Stress, social support and negative Affectivity in children with newly diagnosed cancer: a prospective transactional analysis Academic Article uri icon

abstract

  • Conceptually-driven investigations on the potentially modifiable predictors of individual differences among children with newly-diagnosed cancer may facilitate the identification of pediatric cancer patients at risk for maladjustment during the profound adversity associated with this life-threatening disease and aversive biomedical treatment. Within a risk and resistance theoretical framework, perceived stress and social support were investigated concurrently and prospectively within an exploratory design as predictors of negative affectivity (anxiety and depressive symptoms composite construct) in newly-diagnosed pediatric cancer patients at Time 1 (within one month after diagnosis), Time 2 (6 months postdiagnosis), and Time 3 (9 months postdiagnosis). Hierarchical multiple regression analysis findings indicate that perceived stress and social support have direct and independent effects on negative affectivity principally at the 9-month time interval. These findings are discussed in terms of the cognitive-behavioral treatment implications for enhancing child adjustment during the transition from the initial cancer diagnosis and aversive biomedical treatment to subsequent school and social reintegration.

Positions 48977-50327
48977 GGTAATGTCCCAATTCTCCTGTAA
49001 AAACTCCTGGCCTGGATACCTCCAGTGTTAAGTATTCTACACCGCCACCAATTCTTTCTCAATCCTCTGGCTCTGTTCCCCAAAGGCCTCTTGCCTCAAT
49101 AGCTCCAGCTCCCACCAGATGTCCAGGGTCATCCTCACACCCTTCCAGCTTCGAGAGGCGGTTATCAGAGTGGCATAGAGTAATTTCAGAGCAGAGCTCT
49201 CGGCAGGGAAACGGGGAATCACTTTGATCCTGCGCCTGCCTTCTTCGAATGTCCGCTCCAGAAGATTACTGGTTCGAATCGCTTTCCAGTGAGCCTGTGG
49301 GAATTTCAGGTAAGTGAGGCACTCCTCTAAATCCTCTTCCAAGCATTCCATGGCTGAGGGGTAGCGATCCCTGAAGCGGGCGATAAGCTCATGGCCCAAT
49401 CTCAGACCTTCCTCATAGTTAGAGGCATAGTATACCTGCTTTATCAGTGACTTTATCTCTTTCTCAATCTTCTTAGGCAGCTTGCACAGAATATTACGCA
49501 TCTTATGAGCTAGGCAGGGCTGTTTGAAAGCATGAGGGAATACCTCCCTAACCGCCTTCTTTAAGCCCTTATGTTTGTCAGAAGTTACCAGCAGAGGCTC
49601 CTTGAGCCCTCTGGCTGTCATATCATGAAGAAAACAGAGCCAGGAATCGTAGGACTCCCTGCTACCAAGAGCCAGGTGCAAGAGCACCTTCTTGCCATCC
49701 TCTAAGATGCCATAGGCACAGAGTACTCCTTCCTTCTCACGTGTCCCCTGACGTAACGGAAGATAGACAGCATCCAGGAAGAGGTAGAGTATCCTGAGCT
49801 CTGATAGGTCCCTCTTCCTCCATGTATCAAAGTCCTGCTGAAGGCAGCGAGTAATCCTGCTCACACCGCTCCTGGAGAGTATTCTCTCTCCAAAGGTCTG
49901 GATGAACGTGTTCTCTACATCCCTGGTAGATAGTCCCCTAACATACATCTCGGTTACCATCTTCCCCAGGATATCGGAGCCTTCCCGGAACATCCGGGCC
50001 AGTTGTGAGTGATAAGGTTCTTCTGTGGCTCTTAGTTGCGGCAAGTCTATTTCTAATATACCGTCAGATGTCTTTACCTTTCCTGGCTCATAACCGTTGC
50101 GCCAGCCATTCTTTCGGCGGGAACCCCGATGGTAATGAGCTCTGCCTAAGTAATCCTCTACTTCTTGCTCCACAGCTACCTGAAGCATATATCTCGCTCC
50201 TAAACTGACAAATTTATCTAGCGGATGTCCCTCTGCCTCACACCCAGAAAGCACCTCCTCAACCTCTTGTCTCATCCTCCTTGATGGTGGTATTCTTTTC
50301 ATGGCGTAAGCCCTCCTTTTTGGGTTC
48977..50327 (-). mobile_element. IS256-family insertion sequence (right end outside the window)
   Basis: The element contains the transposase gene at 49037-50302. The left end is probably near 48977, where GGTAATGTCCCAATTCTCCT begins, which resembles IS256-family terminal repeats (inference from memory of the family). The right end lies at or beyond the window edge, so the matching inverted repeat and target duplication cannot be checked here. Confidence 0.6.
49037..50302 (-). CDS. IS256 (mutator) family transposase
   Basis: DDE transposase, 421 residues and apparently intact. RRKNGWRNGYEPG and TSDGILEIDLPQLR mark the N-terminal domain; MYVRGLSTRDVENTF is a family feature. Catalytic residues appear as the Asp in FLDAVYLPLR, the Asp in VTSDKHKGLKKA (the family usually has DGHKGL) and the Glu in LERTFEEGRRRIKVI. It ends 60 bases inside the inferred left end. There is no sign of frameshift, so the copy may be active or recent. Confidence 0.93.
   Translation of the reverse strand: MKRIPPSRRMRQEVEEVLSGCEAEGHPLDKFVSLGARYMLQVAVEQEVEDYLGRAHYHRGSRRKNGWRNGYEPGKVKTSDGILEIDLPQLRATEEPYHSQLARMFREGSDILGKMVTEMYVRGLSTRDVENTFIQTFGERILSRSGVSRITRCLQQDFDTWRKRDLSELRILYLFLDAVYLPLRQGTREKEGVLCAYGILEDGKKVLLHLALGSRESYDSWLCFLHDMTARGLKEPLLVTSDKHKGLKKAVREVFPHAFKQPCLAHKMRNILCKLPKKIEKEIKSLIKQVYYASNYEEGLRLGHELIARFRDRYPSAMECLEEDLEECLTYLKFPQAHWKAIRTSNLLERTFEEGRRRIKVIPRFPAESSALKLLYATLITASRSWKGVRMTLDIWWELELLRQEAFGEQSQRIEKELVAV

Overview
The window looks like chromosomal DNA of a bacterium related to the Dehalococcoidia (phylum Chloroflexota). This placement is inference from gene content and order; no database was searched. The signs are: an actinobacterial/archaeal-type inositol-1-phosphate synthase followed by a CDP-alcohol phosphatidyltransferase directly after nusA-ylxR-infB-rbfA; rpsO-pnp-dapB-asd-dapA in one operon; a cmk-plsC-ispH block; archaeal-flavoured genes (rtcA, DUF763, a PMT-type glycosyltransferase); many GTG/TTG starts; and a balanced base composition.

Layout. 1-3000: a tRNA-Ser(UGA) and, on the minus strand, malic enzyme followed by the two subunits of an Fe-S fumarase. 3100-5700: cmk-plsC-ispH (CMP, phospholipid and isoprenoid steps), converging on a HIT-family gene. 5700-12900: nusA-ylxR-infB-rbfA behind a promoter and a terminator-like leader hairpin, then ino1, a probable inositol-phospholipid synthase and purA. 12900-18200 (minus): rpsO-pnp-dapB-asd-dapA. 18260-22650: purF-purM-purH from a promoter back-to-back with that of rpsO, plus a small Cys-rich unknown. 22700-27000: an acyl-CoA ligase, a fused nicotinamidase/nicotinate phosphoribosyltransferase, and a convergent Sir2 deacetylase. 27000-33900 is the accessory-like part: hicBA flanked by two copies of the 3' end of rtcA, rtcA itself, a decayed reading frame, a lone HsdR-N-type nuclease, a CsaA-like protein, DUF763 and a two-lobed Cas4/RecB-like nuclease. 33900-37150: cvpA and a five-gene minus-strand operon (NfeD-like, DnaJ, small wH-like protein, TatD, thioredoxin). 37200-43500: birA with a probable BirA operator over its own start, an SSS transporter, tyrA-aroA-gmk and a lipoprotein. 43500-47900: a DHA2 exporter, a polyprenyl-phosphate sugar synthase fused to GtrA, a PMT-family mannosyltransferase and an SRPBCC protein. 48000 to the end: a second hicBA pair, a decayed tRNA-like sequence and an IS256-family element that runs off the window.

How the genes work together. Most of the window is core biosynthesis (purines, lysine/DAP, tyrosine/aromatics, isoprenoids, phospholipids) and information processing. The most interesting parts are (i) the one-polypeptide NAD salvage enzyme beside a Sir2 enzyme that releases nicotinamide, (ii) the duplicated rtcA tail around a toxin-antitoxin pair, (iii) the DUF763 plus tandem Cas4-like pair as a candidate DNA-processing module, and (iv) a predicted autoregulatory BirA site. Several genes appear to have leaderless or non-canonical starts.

author list (cited authors)

  • Varni, J. W., & Katz, E. R.

citation count

  • 60

publication date

  • December 1997